12 Awesome Ventures That Help Asian Women
Empowered women empower women. We're celebrating 12 social enterprises from across the region that benefit women and young girls. #YouGoGirl
These social enterprises recognise the challenges women face and, through tailor-made programmes, address women's struggles with love, care and hope. From sanitation to education the goal is the same: a better, brighter future, for the women in Asia. Because the truth is, helping women helps everyone.
1. Du’Anyam Indonesia
Nusa Tenggara Timur has one of the highest maternal mortality rates in Southeast Asia due to poverty and lack of education. At this Indonesia-founded social enterprise, women of childbearing age in Nusa Tenggara Timur are economically empowered through wicker weaving cooperatives: when not working in the fields, women can weave in their spare time (which they already do) and earn extra money. The money goes into the cooperative fund, which help cover expenses related to prenatal care and delivery. Du'Anyam also collaborates with Indonesian health workers to educate women on safe prenatal health practices.
By being an ethical middleman for embroiderers of the age-old tradition of ‘chikankari’ – a form of embroidery believed to have originated from India’s Mughal Empire (16th to 19th Century), Threadcraft India ensures a justly paid livelihood for the labouring embroiderers while keeping this artisanal craft alive. Through Threadcraft India, the embroiderers are ensured a fixed price on a regular basis. Benefits are also put in place: free eye check up camps are regularly conducted for the artisans, as are spectacles provided, if required.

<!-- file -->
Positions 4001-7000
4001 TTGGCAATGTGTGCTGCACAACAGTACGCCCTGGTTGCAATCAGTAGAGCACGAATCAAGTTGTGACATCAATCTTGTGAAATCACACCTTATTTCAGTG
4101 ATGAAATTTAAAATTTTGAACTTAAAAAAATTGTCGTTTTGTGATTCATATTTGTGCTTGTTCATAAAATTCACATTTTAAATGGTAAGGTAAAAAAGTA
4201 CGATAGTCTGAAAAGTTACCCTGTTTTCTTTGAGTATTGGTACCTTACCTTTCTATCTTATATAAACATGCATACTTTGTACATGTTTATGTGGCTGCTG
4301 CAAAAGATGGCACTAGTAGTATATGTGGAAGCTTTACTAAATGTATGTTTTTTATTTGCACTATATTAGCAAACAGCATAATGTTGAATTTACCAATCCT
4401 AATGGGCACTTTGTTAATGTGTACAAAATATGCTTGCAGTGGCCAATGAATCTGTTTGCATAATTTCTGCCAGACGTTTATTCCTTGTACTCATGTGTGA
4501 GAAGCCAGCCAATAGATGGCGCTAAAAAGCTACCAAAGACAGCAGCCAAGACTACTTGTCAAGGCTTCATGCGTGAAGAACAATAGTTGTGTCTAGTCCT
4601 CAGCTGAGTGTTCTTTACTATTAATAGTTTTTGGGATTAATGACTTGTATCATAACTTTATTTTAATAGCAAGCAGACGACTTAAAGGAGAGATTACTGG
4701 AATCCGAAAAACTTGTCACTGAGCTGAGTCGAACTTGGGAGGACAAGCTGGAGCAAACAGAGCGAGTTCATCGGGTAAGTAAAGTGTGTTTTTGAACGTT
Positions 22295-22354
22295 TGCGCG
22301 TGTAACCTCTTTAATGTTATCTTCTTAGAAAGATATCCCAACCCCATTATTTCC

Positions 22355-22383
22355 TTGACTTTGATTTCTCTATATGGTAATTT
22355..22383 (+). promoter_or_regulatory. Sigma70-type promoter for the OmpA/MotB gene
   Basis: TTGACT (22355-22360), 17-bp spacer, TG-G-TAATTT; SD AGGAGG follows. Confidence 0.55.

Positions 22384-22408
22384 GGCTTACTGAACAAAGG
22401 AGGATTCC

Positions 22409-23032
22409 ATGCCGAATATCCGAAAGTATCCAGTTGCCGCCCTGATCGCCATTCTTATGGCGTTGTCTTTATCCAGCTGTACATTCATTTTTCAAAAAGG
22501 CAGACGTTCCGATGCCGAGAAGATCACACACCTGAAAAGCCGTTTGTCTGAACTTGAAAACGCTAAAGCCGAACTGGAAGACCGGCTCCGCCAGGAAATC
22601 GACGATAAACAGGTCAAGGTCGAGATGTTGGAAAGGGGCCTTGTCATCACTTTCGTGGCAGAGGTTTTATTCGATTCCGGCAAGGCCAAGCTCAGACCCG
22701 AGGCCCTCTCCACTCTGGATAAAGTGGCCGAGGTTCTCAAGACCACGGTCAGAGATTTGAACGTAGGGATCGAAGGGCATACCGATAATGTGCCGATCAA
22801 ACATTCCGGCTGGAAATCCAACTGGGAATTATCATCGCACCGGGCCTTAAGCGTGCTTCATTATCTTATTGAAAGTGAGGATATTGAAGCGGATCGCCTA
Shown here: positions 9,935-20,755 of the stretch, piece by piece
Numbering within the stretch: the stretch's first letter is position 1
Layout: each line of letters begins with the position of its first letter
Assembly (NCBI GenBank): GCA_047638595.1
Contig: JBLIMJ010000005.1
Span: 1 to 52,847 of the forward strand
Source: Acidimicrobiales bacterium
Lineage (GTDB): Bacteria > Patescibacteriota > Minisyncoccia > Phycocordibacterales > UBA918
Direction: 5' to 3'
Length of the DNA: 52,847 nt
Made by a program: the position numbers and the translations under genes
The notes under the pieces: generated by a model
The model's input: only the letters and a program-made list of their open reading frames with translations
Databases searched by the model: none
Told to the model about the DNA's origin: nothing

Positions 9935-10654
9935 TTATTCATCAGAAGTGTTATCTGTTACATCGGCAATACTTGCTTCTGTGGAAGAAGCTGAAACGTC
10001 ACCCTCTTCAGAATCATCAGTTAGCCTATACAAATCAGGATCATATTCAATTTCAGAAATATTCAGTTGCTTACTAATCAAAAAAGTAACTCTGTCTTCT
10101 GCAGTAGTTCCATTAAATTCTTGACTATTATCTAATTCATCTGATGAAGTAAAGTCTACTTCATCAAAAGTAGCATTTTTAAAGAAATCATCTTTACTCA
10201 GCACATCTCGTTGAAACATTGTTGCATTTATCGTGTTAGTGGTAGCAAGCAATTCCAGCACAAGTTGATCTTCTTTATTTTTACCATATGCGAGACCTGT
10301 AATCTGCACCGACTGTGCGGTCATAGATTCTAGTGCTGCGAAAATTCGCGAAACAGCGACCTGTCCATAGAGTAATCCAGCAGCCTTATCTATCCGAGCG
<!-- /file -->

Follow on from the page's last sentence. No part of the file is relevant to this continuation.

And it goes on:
3. A-Changin Singapore
Through their network of modern alteration studios in prime retail locations in Singapore, A-changin practices inclusive employment for women in need. Mature women, single mothers, persons with disability and out-of-work women receive training and access to employment opportunities. The training helps the women achieve higher productivity, and quality workmanship and rewards, while flexible work arrangements enable the women to have better work-life balance.
4. Viet Artisans Vietnam
This social enterprise trains and provides jobs for rural and disadvantaged women in the Mekong Delta, giving their children a chance at a future. Before joining Viet Artisans, the rural women – aged 18 to 40 – work in physically taxing and financially unreliable odd jobs. Viet Artisans provides a safe and comfortable working environment, along with a living wage and scholarships for the women’s children.
5. Nusantara Development Initiatives (NDI) Indonesia
By empowering rural Indonesian women to solar lamp entrepreneurs, “Ibu Rumah Terang” (Mistress of the Bright House”), NDI brings light to rural households that have limited access to electricity. With solar-powered lamps, children of these households can study and play in safe environments, which would lay the foundation for the empowerment of future generations. Read our interview with NDI co-founder Fairoz Ahmad.
6. Bettr Barista Coffee Academy Singapore